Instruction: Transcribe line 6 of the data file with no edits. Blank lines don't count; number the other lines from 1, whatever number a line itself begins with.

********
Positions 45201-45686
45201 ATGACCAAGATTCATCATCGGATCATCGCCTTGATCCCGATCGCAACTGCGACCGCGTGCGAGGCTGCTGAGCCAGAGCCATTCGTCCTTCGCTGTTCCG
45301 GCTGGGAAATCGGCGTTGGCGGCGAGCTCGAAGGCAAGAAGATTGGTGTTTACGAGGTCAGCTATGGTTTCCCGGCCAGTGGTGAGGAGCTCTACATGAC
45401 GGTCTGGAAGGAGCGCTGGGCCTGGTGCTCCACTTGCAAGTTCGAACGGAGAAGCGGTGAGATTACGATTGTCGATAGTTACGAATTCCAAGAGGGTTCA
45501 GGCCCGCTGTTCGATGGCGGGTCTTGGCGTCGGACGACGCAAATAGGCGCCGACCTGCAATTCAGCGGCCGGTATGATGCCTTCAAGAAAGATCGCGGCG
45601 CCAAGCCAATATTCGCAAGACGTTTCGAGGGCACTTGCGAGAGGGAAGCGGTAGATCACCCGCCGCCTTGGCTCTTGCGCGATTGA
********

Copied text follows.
45601 CCAAGCCAATATTCGCAAGACGTTTCGAGGGCACTTGCGAGAGGGAAGCGGTAGATCACCCGCCGCCTTGGCTCTTGCGCGATTGA